needlestack jobsNeedlestack Jobs : Needlestack Jobs is a site that allows job seekers to search for “professional flextime jobs” (any job that is NOT Monday to Friday from 8 until 5). There are both full and part time options; there are also both permanent and temporary options. Membership is FREE for the job seeker. NJ covers 13 different areas of focus: accounting, education, finance, government, health care, human resources, IT, legal, marketng, non-profit, pharmaceuticals, and sales. [Read my previous post about Needlestack Jobs, published 2-20-2008].

4. START your own business.

If you'd rather be your own boss and create your own success, you can always do "the American thing" and start your own business. Be an entrepreneuer. Identify your passion and move ahead. It might be a bumpy road, but you'll learn a lot and there's endless potential for monetary gain.

Best wishes to you as you search for the best job situation for you and your family!


  1. Have you subscribed to any of the above services/databases? Share your experience!
  2. If you are currently working from home, how did you get your position? What tips would you share with other moms?

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8 comments on “How to Find a Legitimate Work-From-Home Job {4 Tips}”

  1. I make candles and incense and stuff and I started my own business three years ago. It's still slow going as I was still working full time for the first two and a half years. It took a lot of "revamps" to figure out exactly what I needed to do. I've just now figured out a fairly stable way to handle my business, but I'm still working on implementing them. It's not easy. It's not hard either, but it definitely takes skills. What was hardest for me was identifying when something wasn't working, especially if it was something that I thought of as being a big part of my business. I originally focused solely on candles. Then I had so many people asking me about incense that I started making the incense. Then I decided to start doing the fragrance oils and those were a huge hit. I still make lots of candles, but they currently ARE NOT my core business.

    The othe major thing is that operating your own business is huge. You have to do everything. The accounting, the marketing, the website design, everything. On top of whatever you make to sell. And odds are, you'll be doing everything yourself. I'm lucky to have a business degree, and a husband who is a salesman. He's taught me tons about selling.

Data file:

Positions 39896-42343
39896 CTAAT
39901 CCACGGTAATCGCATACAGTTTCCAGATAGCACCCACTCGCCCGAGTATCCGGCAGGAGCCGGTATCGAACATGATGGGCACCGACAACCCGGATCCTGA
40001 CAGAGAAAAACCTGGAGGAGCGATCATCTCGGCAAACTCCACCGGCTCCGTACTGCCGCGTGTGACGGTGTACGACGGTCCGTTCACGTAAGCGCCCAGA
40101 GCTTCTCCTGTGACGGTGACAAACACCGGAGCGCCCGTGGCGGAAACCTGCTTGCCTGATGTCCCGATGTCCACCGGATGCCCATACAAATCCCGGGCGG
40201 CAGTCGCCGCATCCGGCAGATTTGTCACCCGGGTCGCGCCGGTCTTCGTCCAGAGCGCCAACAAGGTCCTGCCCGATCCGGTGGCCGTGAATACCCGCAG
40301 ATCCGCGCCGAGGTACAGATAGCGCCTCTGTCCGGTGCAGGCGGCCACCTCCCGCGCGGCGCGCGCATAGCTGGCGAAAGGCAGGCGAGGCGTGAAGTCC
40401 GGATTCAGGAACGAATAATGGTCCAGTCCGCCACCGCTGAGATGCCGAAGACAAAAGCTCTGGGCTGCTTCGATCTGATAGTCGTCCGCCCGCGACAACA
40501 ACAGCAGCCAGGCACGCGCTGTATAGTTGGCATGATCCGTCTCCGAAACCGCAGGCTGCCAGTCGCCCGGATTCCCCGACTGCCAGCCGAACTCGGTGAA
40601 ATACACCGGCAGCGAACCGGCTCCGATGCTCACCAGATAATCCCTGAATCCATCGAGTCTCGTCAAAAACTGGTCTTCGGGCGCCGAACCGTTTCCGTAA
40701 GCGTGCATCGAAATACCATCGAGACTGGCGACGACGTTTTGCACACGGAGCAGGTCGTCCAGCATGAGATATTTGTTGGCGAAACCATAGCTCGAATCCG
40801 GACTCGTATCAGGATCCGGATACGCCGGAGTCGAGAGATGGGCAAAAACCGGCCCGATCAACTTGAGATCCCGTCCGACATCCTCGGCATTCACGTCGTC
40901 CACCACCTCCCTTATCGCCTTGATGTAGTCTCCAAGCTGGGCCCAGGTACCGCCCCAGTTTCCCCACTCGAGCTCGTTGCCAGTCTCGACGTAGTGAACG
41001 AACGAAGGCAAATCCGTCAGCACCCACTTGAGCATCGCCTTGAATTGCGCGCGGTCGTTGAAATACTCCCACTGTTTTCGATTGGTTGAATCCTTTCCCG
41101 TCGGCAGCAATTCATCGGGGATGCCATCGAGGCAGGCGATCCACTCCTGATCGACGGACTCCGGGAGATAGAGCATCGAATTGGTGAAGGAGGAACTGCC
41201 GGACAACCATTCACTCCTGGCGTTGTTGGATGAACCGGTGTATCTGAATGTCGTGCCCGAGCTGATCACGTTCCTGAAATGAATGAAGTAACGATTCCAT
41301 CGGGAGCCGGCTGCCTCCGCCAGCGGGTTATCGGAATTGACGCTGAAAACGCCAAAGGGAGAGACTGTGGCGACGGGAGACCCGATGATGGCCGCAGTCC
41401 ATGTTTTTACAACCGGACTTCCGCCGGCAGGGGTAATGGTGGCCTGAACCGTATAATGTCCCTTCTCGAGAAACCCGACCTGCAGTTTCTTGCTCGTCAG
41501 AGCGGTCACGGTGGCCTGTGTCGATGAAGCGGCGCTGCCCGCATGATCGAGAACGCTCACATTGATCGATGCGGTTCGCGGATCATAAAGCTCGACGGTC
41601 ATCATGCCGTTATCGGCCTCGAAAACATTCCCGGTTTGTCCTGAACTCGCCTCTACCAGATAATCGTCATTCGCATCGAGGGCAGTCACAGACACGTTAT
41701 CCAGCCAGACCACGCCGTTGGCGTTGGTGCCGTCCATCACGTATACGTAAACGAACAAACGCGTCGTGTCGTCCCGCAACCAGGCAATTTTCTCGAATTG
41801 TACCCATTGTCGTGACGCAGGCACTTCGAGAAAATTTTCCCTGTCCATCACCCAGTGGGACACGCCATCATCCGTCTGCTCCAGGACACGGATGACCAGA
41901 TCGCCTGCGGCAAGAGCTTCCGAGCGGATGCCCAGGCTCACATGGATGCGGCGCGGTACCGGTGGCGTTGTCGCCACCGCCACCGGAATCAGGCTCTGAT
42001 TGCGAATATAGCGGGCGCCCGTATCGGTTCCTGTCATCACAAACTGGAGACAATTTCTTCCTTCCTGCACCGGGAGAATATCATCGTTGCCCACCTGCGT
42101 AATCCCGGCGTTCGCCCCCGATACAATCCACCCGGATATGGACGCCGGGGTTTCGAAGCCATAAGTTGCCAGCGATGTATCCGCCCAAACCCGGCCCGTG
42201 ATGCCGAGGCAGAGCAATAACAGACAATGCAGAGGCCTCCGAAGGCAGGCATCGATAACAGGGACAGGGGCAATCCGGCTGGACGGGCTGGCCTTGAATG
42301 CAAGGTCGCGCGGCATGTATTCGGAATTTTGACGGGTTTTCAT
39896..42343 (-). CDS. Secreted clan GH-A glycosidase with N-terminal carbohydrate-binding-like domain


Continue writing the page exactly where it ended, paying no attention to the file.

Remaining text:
My blog at is geared towards people who want to start their own businesses. I write about small business stuff, and also about money saving things. (The idea being that if you're trying to start a business, saving money any way possible is necessary to be able to put more towards your business.) I also offer free advertising for small businesses on my blog, so send me an email if you want a link.

  2. I am not a member of any of these sites but I have thought about working from home. I am a Certified Ophthalmic Technician and I have thought about transcribing or something like that from home so that I keep up my medical vocabulary until I go back to the work force when the kids are older. I will be checking out these sites. Thank you!

  3. I am not a member of any job sites. I currently do Internet/Affiliate marketing and blogging as my business but I also have a 'job' as a forum moderator and do some other blog duties on the side. I got those positions through networking.

  4. Great tips!

    I just started working from home last week. I got my job through my Hubby. I am now making phone calls from home for the ISP my husband works for. It is working out great because I just work a couple hours a day when my daughter is napping. If I could get her to nap in her bed it would would out better though. :)

  5. I've never tried out any of those services, but they sound great. Unfortunately, I don't fall under the "professional" category, so most don't apply to me.
    I do work from home though. I'm the Children's Ministries Director for my church. It involves planning programs, outings, fundraisers, Sunday School, etc. for the kids. When I have to be at the church Levi comes along, so it's really great.
    I'm also a caricature artist. I caricature at parties occasionally. I'm only just getting back into that. The hours are frequently strange and weren't good when Levi was so nursing dependent.
    As if that wasn't enough, I'm an artist and an art teacher.
    Things can get pretty wild around here, but it's fun and worth it.